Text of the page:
In The Marriage of Heaven and Hell, the famous British poet William Blake wrote that "without contraries there is no progression - Attraction and repulsion, reason and imagination, and love and hate are all necessary for human existence" (Blake 122). As Blake noted, the world is full of opposites. But, more importantly, these opposites allow the people of the world to see themselves and their thoughts more clearly. For, as Blake asserts, without attraction, one cannot understand repulsion, and without imagination, one cannot understand reason. In Much Ado About Nothing (MAAN), William Shakespeare uses this idea of the power of opposites to show the differences in two types of love. Using the relationship, language, and actions of Hero and Claudio as a foil against those of Beatrice and Benedick, Shakespeare has painted a world in which the ideas of courtly love only serve to illuminate those of true love.
In an essay on Chaucer's Canterbury Tales, William Kittredge defined the idea of courtly love that is illustrated in MAAN. Kittredge said that courtly love must involve a love that is extremely idealized and superficial, with the vassal or servant-like suitor, who is often a valiant knight, devoting himself completely to an ideal woman who is often the daughter of a powerful man (Kittredge 528-529). When this definition is applied to the relationship between Hero and Claudio in MAAN, one is able to recognize a perfect match. For example, Claudio, a young lord of Florence, is a valiant soldier as is shown in the first scene of the play with the comments made by the Messenger: "[Claudio] hath borne himself beyond the promise of his age, doing ...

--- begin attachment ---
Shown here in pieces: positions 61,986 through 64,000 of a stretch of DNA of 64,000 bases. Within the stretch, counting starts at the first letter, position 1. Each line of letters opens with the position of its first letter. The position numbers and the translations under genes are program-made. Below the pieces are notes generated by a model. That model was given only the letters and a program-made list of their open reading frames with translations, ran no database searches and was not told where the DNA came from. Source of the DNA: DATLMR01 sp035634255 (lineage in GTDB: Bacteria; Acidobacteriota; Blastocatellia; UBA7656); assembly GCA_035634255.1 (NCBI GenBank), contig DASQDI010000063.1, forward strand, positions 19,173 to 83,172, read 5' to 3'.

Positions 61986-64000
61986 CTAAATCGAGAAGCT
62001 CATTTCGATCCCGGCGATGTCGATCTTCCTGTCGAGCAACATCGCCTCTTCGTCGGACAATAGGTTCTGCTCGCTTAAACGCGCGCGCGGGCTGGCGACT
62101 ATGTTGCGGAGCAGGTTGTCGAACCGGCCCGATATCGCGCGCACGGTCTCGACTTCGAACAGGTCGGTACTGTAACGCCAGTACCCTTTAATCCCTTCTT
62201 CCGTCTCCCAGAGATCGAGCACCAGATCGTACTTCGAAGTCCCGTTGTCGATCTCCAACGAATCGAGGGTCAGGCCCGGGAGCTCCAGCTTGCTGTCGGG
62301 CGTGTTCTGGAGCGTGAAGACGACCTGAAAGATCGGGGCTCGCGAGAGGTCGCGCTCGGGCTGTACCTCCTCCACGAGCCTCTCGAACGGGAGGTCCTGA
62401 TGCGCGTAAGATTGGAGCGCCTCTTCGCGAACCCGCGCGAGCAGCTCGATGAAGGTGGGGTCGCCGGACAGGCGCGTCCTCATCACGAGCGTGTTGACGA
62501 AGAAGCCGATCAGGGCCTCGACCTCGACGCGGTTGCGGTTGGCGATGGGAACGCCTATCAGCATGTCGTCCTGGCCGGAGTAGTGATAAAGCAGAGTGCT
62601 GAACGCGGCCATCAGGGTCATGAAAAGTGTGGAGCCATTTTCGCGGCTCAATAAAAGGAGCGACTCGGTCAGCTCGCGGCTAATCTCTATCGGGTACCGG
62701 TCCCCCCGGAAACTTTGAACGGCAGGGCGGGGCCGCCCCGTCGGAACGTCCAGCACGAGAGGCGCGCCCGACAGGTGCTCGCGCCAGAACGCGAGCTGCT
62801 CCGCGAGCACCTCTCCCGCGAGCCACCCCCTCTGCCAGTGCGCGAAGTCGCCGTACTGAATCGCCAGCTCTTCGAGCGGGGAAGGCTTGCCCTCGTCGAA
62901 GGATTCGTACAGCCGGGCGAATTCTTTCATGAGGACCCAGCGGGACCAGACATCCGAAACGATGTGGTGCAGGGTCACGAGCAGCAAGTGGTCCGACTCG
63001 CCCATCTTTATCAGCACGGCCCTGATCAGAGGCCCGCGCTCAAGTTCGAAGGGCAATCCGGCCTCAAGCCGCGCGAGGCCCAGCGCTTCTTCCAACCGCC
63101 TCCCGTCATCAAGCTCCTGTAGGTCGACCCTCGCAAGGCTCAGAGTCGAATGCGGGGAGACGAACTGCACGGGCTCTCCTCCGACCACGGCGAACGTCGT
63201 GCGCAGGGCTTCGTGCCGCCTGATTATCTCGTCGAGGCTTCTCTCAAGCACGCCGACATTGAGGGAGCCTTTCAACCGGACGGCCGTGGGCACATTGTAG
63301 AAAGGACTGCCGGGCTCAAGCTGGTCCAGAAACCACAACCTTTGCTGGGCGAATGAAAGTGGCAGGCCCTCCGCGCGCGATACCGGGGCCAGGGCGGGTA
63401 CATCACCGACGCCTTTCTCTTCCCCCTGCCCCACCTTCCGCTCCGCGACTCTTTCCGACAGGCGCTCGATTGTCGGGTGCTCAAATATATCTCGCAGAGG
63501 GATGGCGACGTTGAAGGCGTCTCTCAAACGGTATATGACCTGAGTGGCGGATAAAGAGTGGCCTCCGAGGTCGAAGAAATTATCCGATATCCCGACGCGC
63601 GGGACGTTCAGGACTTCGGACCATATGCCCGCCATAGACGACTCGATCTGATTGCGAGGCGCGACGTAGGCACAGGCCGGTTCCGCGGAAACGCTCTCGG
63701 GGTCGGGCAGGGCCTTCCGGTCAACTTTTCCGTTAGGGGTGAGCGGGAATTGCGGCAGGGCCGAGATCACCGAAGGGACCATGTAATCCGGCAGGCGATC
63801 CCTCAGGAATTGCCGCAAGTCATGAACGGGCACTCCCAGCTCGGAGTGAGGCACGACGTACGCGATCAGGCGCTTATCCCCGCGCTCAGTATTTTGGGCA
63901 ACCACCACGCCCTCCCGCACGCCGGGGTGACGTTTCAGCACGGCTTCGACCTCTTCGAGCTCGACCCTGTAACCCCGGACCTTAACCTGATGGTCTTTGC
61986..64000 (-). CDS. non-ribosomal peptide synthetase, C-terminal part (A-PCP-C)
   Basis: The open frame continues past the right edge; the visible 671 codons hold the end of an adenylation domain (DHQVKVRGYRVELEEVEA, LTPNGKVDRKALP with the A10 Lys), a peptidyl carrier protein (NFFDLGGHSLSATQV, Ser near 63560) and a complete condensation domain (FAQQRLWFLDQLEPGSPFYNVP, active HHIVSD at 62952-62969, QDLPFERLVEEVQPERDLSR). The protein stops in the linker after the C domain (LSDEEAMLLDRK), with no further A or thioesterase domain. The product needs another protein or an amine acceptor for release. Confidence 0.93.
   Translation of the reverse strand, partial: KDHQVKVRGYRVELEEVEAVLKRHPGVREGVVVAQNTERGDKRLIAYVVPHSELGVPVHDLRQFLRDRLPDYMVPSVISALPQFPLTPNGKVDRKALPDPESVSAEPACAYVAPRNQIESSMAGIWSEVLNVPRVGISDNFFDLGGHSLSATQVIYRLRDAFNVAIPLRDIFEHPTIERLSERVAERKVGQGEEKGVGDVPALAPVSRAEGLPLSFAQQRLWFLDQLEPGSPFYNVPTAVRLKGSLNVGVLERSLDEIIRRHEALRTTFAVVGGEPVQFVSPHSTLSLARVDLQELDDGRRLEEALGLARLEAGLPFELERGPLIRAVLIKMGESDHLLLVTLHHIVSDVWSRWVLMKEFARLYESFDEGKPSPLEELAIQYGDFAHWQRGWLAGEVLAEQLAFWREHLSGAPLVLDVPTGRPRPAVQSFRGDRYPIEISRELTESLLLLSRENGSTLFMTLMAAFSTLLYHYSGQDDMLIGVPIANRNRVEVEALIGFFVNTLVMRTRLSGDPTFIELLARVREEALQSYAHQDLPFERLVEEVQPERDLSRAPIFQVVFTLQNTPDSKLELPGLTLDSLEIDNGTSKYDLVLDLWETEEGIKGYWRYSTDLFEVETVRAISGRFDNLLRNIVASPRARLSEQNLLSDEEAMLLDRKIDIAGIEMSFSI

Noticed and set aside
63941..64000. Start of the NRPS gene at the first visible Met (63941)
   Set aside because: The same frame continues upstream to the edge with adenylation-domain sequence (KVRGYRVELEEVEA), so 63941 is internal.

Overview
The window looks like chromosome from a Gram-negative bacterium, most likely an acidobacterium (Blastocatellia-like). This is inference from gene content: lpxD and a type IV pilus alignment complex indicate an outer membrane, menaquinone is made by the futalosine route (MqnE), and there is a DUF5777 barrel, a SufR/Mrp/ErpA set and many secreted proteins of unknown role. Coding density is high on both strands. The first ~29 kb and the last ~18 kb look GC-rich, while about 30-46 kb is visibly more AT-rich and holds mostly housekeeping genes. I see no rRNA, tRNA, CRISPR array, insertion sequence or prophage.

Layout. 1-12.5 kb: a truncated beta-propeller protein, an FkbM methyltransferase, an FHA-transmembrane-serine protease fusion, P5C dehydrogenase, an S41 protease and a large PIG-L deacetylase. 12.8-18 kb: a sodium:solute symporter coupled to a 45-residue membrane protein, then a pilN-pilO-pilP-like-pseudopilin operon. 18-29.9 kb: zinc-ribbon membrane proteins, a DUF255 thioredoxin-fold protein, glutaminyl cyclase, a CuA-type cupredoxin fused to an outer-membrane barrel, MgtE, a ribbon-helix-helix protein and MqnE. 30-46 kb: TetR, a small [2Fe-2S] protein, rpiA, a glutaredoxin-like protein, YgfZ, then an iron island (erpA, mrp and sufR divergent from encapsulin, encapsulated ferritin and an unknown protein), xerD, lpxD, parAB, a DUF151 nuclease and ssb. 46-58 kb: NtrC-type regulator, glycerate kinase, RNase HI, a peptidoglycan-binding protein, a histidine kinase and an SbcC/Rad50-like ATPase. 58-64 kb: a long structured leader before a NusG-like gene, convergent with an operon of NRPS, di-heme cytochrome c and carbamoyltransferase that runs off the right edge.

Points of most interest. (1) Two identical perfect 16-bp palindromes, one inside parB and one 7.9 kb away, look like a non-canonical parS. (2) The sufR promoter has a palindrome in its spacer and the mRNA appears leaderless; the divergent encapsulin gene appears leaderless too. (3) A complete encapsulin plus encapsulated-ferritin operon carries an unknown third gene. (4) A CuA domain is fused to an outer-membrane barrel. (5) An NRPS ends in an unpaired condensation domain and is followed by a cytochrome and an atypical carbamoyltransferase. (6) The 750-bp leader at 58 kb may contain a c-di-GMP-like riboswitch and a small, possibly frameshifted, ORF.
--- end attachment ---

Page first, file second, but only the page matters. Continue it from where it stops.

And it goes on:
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...hat is truly Much Ado About Nothing, becomes a commentary on the idea of love. True love becomes illuminated through its reflection in its own foil - the ideals of courtly love. The true relationship of Beatrice and Benedick compared to the relationship of Claudio and Hero, gives the reader not only a better understanding of the power of the literary foil, but also a foil into which that reader can reflect and better understand himself.
"Blake, William." The Columbia Dictionary of Quotations. CD-ROM. New York: Columbia UP, 1998.
Kittredge, George. "The Marriage Group." The Canterbury Tales: A Norton Critical Edition. Ed. V.A. Kolve.
New York: W.W. Norton & Co., 1989. 523-530.
Shakespeare, William. "Much Ado About Nothing." The Norton Shakespeare. Ed. Stephen Greenblatt.
New York: W.W. Norton & Co., 1997. 1389-1443.
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